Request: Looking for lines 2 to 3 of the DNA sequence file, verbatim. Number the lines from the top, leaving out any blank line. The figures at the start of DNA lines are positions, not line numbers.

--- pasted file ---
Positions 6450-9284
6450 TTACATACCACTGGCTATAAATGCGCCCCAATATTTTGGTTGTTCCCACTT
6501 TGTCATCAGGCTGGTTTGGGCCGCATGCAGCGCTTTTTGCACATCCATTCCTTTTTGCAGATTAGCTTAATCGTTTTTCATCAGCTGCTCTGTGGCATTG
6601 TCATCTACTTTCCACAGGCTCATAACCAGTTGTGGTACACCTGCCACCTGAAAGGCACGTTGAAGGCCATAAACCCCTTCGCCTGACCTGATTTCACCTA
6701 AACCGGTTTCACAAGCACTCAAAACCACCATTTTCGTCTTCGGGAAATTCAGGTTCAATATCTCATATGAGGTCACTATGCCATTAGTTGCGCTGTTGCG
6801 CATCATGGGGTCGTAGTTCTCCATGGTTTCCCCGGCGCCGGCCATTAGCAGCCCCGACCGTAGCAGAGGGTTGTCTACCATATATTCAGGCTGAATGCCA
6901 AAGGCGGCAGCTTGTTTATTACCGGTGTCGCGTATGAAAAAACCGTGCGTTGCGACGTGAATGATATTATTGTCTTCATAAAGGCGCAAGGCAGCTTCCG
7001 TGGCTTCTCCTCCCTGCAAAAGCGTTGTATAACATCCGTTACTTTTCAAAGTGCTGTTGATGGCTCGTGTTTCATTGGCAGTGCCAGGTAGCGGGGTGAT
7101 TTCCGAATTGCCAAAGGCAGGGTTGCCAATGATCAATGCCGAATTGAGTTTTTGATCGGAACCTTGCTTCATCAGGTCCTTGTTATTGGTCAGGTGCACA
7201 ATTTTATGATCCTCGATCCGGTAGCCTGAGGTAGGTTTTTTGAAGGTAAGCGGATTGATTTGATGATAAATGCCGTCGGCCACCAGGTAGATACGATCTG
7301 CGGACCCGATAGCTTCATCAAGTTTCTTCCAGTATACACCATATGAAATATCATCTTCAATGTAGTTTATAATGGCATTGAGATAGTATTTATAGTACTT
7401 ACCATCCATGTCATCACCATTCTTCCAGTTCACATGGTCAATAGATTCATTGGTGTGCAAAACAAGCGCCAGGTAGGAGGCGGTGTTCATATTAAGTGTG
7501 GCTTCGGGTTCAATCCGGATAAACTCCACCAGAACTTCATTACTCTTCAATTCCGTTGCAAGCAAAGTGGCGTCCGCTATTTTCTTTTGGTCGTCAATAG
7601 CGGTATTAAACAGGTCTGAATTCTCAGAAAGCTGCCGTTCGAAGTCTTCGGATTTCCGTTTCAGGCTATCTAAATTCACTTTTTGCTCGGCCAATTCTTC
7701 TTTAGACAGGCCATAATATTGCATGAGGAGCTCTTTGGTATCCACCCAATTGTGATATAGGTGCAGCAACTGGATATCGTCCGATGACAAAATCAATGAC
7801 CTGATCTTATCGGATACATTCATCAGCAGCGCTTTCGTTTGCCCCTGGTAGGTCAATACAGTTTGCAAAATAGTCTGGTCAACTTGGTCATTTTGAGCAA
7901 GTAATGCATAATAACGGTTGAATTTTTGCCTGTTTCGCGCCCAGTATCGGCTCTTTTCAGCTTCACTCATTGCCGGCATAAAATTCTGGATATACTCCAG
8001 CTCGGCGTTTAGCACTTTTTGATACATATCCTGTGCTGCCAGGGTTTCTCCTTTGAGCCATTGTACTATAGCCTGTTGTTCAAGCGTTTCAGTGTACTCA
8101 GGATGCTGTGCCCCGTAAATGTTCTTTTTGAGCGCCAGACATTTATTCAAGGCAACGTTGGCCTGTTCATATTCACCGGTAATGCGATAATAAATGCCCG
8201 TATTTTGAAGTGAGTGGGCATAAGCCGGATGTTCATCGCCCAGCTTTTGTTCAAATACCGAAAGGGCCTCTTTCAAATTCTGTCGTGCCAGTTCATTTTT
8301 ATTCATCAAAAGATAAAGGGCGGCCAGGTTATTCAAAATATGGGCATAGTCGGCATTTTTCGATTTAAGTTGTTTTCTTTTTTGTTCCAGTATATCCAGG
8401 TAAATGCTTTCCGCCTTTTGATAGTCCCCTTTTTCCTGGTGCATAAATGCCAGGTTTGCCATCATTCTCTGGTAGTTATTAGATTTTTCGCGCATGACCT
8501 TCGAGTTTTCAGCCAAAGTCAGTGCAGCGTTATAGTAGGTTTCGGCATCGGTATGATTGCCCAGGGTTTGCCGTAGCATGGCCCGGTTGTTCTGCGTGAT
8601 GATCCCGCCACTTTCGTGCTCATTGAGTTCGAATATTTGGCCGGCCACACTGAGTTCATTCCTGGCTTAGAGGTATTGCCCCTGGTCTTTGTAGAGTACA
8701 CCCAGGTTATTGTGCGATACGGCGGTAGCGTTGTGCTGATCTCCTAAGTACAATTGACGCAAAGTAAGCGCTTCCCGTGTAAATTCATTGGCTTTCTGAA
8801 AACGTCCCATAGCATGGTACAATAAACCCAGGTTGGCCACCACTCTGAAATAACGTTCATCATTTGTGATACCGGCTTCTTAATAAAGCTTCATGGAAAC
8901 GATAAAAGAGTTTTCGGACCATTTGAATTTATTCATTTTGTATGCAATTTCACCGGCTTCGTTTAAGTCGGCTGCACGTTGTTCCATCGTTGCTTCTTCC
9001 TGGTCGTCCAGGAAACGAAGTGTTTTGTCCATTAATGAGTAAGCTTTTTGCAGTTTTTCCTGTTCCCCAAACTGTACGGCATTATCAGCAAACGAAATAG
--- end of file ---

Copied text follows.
6450 TTACATACCACTGGCTATAAATGCGCCCCAATATTTTGGTTGTTCCCACTT
6501 TGTCATCAGGCTGGTTTGGGCCGCATGCAGCGCTTTTTGCACATCCATTCCTTTTTGCAGATTAGCTTAATCGTTTTTCATCAGCTGCTCTGTGGCATTG